At the bottom of the painting was an abstract depiction of flowing water, circling around what looked like fiery lava. At the top, I could see John had faintly drawn little helicopters with angel wings, and little army men were ascending ladders and landing on some of the orbs and portals.
How did we paint the traffic between heaven and earth and not even realize it? As I looked at the other work, I saw we had painted two vertical abstract landscapes that were 36x48, and stacked right next to them was a triptych of a city that comprised two verticals of 36x48 and one 48x48. Altogether, this was an entire wall in the gallery schematics, all meeting at 48 inches tall.
I started to get goosebumps as I realized the two landscapes would flank the large city triptych, which also had the floating orbs of prayer. We called the city piece “Blessed in the City” and the landscapes, “Blessed in the Country”. I started to see all the interpretations of each painting and knew that they all meant something about the exchange between heaven and earth. We called the show, “Heaven’s Exchange”.
Unveiling the Hidden Messages in Our Paintings
Best of all, I realized there was a Divine Hand that inspired each of these paintings, infusing them with meaning without us even knowing. The creative Spirit was speaking through us. We are just conduits, responsible only for the work, but completely open and free for the Voice to speak in our paintings through color, form, and the subtle desires and inklings that led us to doodle little helicopters in pencil where only someone examining the painting closely could see them. All of these decisions, from the start, were happening according to some divine design, and we didn’t even know it.
I began to think about the thousands of paintings we had sold and created in the past years and how much meaning and messages were conveyed through them. We thought we were just matching couches, but God was speaking through the paintings.
The meanings were decipherable and understandable if you were open and listening. I was completely in awe. I put my face in my hands and sobbed with gratitude, struck by the wondrous thought that our art meant something after all. It was a complete paradigm shift for me.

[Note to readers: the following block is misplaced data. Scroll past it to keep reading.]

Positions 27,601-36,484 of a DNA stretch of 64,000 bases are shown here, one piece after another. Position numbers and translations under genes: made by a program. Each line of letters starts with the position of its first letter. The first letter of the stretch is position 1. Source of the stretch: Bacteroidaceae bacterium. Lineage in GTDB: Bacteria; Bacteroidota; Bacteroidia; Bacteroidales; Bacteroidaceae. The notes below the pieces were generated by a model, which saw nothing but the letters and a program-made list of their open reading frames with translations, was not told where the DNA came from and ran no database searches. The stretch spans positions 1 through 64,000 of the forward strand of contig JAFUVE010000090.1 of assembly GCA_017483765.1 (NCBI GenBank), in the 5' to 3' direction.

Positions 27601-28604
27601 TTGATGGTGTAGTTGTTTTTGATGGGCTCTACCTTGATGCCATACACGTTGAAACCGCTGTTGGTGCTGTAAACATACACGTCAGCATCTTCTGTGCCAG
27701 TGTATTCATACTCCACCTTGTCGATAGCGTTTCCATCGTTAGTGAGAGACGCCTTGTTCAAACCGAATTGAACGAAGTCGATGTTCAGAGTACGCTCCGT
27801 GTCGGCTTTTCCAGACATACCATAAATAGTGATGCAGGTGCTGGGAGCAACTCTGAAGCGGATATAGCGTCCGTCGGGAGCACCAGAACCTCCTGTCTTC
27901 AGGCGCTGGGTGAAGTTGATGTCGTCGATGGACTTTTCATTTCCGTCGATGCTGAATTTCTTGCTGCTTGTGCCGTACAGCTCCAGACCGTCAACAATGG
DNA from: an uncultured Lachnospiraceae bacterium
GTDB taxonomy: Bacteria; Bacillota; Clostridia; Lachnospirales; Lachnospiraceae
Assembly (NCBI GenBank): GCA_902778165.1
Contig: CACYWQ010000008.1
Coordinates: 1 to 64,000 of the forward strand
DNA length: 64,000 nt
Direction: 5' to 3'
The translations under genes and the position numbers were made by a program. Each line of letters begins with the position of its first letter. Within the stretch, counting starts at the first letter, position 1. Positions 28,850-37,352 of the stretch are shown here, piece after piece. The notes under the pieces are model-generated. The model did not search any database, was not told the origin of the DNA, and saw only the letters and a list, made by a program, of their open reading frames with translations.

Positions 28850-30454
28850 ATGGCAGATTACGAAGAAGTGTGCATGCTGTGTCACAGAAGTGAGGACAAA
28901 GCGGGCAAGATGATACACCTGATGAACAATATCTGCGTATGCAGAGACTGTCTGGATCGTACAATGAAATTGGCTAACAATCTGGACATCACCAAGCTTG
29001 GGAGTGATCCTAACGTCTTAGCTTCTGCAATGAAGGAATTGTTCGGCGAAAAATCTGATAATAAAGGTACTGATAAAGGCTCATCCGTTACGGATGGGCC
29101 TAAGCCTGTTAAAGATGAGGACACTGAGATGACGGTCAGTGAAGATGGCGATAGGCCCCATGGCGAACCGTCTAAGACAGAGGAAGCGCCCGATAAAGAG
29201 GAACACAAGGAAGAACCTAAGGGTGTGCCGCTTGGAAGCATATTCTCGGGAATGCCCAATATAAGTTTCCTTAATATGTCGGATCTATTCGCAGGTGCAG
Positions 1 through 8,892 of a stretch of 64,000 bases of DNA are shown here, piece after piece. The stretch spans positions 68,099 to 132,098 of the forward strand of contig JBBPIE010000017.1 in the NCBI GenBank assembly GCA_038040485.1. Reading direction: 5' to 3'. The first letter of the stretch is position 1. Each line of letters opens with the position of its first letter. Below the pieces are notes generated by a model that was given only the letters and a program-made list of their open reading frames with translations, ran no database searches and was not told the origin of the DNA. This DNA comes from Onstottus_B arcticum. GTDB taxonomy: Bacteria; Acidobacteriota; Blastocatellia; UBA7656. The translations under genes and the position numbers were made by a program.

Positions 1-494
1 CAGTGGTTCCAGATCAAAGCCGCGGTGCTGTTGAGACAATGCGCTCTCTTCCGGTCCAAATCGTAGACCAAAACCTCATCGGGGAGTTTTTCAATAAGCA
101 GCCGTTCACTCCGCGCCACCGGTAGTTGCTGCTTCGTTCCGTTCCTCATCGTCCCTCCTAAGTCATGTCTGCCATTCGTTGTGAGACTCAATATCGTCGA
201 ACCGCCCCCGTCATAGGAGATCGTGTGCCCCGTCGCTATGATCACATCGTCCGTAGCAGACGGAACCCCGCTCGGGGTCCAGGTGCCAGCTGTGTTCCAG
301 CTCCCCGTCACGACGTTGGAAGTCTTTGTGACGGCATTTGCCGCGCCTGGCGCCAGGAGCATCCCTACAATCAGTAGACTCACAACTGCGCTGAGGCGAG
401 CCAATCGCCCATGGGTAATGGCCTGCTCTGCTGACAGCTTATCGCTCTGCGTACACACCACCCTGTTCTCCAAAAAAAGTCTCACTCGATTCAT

A New Purpose and Vision For Our Art
Reinvigorated with this newfound insight, I got everything written and sent to Susan on time. We started packaging all of these paintings that now seemed beyond precious to us. My heart swelled at the wondrous thought of who would own these. In which house would they be placed? What city would they dwell in? How would they influence the people who saw them?
John found a super large and sturdy box in my parent’s garage. They had just bought an extra-large screen TV and kept the box. John reinforced the corners and carefully stacked paintings within paintings inside this box. The large city triptych was in this box, along with 15 other paintings.
We shipped out three boxes in total with UPS and paid extra for insurance. We could hardly wait for Susan to receive the paintings, unpack everything, and begin setting them up on the walls of the gallery that we had all to ourselves for a whole month.
But destiny had other plans. Five days later, Susan called and said, “I’m really sorry, but only 2 out of the 3 boxes arrived. The third, largest box with the majority of the paintings is missing. I called UPS, and they say they last tracked it to a warehouse in Indiana, but when they checked in the warehouse, it isn’t there.”
I was stunned! “Blessed in the City” is in that box! Desperate, I asked, “Susan, what will we do if it doesn’t turn up in the next few days? The show starts next Friday!”
Her words sent a chill down my spine: “We may have to cancel the show…”
How will the tale unfold? Find out next week in the Artist Odyssey newsletter to discover the profound impact on my career!